Join us on Wednesday, August 14th at noon Pacific for the Homemade Integrated Circuits Hack Chat with Sam Zeloof!
While most of us are content to buy the chips we need to build our projects, there’s a small group of hackers more interested in making the chips themselves. What it takes the big guys a billion-dollar fab to accomplish, these hobbyists are doing with second-hand equipment, chemicals found in roach killers and rust removers, and a lot of determination to do what no DIYer has done before.
Sam Zeloof is one of this dedicated band, and we’ve been following his progress for years. While he was still in high school, he turned the family garage into a physics lab and turned out his first simple diodes. Later came a MOSFET, and eventually the Z1, a dual-differential amp chip that is the first IC produced by a hobbyist using photolithography.
Sam just completed his first year at Carnegie-Mellon, and he’s agreed to take some precious summer vacation time to host the Hack Chat. Join us as we learn all about the Z1, find out what improvements he’s made to his process, and see what’s next for him both at college and in his own lab.
Our Hack Chats are live community events in the Hackaday.io Hack Chat group messaging. This week we’ll be sitting down on Wednesday, August 14 at 12:00 PM Pacific time. If time zones have got you down, we have a handy time zone converter.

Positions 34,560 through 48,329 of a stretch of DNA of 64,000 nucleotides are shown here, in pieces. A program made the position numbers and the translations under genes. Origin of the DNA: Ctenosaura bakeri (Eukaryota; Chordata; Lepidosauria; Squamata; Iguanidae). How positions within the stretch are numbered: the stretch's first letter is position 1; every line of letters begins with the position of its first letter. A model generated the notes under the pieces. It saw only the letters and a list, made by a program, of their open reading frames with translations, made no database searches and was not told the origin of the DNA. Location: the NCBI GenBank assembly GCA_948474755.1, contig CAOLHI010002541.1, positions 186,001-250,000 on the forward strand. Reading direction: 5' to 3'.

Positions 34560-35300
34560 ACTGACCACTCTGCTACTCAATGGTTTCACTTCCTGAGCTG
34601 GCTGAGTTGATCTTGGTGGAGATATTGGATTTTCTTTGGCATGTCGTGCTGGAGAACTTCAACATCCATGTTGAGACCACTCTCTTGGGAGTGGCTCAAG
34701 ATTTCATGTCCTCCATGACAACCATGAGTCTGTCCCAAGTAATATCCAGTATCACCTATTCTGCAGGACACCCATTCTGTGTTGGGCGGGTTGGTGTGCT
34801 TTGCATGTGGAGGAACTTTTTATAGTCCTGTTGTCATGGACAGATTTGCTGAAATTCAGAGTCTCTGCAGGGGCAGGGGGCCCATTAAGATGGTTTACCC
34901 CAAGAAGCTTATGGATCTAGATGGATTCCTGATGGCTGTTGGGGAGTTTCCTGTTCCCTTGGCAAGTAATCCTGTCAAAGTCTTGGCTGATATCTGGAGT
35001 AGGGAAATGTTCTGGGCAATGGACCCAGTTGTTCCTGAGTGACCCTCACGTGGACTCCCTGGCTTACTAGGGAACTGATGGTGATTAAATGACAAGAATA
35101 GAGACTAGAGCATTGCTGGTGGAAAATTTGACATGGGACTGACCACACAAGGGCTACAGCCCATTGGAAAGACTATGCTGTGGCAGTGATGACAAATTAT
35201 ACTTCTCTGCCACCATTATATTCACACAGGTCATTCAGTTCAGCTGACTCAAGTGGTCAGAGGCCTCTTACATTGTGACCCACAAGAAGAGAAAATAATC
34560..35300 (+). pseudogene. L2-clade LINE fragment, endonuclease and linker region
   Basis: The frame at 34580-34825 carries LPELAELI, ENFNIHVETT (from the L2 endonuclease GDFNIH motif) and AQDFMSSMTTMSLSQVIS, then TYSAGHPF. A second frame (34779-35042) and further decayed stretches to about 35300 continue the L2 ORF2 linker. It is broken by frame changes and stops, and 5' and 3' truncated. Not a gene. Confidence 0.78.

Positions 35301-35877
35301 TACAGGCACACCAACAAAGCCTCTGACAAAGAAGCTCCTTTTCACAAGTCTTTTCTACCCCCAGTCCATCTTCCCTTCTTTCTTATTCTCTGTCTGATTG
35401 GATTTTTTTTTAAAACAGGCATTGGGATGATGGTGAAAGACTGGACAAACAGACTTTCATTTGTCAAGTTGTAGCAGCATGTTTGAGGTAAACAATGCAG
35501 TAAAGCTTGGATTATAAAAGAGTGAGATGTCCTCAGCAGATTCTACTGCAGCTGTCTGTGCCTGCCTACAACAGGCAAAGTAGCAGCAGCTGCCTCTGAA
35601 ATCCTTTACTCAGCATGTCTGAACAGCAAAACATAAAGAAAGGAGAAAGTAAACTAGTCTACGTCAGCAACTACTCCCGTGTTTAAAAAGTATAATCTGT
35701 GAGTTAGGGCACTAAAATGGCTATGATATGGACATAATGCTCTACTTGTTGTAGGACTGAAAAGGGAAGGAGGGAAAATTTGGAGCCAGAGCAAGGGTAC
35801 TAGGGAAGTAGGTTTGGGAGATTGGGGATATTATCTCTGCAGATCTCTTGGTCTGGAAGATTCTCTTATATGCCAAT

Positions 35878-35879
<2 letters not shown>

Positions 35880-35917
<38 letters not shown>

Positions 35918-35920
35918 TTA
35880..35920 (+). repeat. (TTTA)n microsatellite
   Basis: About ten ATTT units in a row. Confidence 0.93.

Click that speech bubble to the right, and you’ll be taken directly to the Hack Chat group on Hackaday.io. You don’t have to wait until Wednesday; join whenever you want and you can see what the community is talking about.
[MakeFailRepeat] was heading to MakerCentral in Birmingham, an event to which many makers were bringing coins to swap and trade. Wanting to get in on the action, he decided to etch some coins of his very own.
Etching aluminium is a simple process, readily accessible to the average maker. [MakeFailRepeat] started with an aluminium bar, and applied sticky-backed vinyl to the surface. This was then lasercut with the coin artwork, and the pieces removed to leave a negative space design for etching. With the resist layer in place, the aluminium was placed in a bath of salt water, and attached to the positive electrode of a DC supply or battery. With the negative electrode attached to a bolt, the aluminium is left to etch, with care taken to avoid over-etching. As a final finishing step, the coins were then placed in a cobbled-together rock tumbler, using scrap 3D printer filament as media.
The coins are a little rough around the edges, but we think they’re great for a first attempt. There’s plenty of different ways to etch; toner transfer is a particularly popular method. Video after the break.
Continue reading “Etching Aluminium Coins, Just For Fun”